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Issue 145 - December 2012 (2nd Edition) - Page 13

Giant Table and Chairs Horse Shelter Photograph

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Outline
Message featuring a photograph of horses sheltering under a giant table and chairs claims that the horse owner built the massive furniture after he was denied council permission to build a more traditional horse shelter.



Brief Analysis
The photograph is genuine but the story of why it was built is untrue. While the giant furniture does indeed provide shelter to horses, it was built in such a way as a means of promoting the products of a German wood merchant. It was not constructed in as a way of bypassing a council building restriction as claimed in the message. A photograph of the furniture and horses was published in Time magazine back in 2003 and in various other publications in the years since.

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Last updated: December 4, 2012
First published: December 4, 2012
Research by David White, Brett Christensen
Article written by Brett M. Christensen
About Brett Christensen and Hoax-Slayer


Example
Table Chair Horse Shelter


This farm owner was denied a council permit to build a horse shelter. Fortunately, you don't need a permit to build a table and chairs.




Detailed Analysis
This rather compelling photograph depicts several horses sheltering under a giant table and chairs, complete with massive table decoration and table cloth. According to the message that travels with the image, a farm owner built the unusual shelter for his animals after he was denied a council permit to built a more traditional structure. Some commentators have suggested that image is the result of "photoshopping" or was made using tiny models of horses rather than real animals.

The photograph is genuine and depicts real horses under genuinely gigantic furniture. However, the claim that the furniture was built because the farmer was refused council permission to build a normal shelter is untrue. In fact, although it does provide shade and shelter for the horses in the field, the furniture was primarily built as a novel means of promoting the products of Jens Braun, a German wood merchant . A photograph of the furniture and horses was published by Time Magazine in June 2003, and included the following caption:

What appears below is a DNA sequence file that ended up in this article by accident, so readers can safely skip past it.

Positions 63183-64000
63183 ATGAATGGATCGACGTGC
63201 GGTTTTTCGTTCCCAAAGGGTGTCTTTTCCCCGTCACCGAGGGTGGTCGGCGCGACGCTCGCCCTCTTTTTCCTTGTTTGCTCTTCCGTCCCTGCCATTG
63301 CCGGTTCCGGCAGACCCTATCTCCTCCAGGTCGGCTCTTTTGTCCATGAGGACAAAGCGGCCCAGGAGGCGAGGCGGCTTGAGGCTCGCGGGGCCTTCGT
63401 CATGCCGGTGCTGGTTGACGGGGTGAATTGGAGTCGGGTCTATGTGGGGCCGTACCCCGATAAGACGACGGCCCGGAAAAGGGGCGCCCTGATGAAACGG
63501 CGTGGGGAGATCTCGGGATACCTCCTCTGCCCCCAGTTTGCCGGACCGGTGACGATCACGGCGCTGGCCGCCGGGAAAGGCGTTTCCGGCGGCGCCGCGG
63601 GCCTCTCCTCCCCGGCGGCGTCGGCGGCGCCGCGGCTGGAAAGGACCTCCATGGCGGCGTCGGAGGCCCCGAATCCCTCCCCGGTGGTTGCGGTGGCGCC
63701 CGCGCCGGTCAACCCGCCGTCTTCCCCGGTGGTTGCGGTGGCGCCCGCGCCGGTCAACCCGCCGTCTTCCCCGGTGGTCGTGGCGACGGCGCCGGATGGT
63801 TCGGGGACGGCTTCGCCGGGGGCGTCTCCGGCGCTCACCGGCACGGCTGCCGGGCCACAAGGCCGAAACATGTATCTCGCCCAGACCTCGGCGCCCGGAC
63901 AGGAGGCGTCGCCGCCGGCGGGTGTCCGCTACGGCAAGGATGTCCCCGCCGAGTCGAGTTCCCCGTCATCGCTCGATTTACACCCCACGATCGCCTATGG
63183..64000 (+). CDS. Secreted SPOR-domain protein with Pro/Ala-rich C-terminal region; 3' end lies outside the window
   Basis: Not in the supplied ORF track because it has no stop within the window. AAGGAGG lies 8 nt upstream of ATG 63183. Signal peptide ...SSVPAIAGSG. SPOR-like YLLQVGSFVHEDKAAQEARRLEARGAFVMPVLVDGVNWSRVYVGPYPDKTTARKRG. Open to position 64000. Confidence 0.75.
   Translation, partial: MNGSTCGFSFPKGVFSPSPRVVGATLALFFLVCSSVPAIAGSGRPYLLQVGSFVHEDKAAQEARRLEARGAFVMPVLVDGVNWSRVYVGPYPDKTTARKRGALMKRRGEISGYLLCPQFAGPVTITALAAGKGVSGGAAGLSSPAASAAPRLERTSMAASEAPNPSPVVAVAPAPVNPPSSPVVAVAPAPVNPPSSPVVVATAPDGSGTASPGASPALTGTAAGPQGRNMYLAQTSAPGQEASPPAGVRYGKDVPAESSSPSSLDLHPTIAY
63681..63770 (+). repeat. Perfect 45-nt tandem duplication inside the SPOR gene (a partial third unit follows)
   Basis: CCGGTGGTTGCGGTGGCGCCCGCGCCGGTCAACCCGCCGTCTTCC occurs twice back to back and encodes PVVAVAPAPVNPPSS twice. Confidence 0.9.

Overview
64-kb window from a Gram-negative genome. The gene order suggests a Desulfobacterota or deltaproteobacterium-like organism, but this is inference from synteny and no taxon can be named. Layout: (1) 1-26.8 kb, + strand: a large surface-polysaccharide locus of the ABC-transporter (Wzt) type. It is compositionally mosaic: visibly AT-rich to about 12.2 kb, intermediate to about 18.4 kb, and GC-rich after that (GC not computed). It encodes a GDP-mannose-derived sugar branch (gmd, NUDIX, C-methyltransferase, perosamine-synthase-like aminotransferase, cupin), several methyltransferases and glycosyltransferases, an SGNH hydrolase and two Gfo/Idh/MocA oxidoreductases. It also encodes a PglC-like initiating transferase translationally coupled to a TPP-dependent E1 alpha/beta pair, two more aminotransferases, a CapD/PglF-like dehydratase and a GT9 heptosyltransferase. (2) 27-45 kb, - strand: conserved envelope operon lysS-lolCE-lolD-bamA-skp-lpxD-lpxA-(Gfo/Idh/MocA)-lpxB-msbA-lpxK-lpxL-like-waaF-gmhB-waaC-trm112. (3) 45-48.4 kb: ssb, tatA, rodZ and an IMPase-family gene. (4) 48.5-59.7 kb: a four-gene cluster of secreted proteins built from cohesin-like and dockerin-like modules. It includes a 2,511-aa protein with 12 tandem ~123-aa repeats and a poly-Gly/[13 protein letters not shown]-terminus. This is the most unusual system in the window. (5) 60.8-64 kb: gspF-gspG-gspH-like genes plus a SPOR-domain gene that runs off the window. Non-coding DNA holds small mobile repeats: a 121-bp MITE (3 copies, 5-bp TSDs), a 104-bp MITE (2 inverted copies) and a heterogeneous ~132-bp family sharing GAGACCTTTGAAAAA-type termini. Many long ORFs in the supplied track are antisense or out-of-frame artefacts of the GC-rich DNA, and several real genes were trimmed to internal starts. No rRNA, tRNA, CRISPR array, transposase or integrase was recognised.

Three horses try to hide from the rain under an oversized table and chair in a pasture near Doellstaedt, eastern Germany. The huge garden furniture was installed by a local wood merchant to promote his products.

Another picture of the furniture and horses was featured as the Telegraph Picture of the Day for 2nd November 2011 with the caption:

Horses stand in the shadows of a gigantic wooden table and two chairs during mild autumnal weather in a meadow near Doellstaedt, central Germany

More images of the oversized furniture can be viewed via an AP Image search. The images include captions such as the following:

Horses stand in the shadows of a gigantic table and two chairs during heavy summer heat in Doellstaedt near Erfurt, eastern Germany, on Friday, July 6, 2004. Wood dealer Jens Braun built the unusual furniture as a protection for his horses.


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References
Time Magazine - Picture of the Week
Pictures of the day: 2 November 2011
AP Image Search - Jens Braun Doellstaedt

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Issue 145 Start Menu

Pages in this issue:
  1. Hoax - NASA Predicts Total Blackout of Planet in Dec 2012
  2. 'You Have Received a Secure Message' Malware Emails
  3. Christmas Cards For Dalton Dingus
  4. Jim Carrey is NOT Dead
  5. Australian Power & Gas 'Payment Receipt' Malware Emails
  6. Gmail 'Update Account' Phishing Scam
  7. Starbucks Lack of Support For Iraq Troops Rumor
  8. Holiday Horrors - Are Common Seasonal Decorations Toxic?
  9. Facebook 'Site Governance' Email is Legitimate
  10. RapidFax Malware Email
  11. Facebook Survey Scam - Free Bunnings Gift Card
  12. Plea to Help Find Homes for 52 Thoroughbred Horses
  13. Giant Table and Chairs Horse Shelter Photograph
  14. Wrestling Star John Cena is NOT Dead
  15. Facebook 'Pirates' Fraud Warning
  16. Leptospirosis Death Warning - Rat Urine on Soda Can Top
  17. Egg Windshield Attack Robbery Warning
  18. 'Assistance Internet' Email Account Phishing Scam
  19. Misleading Health Advice Email - 'Mayo Clinic on Aspirin and Heart Attacks'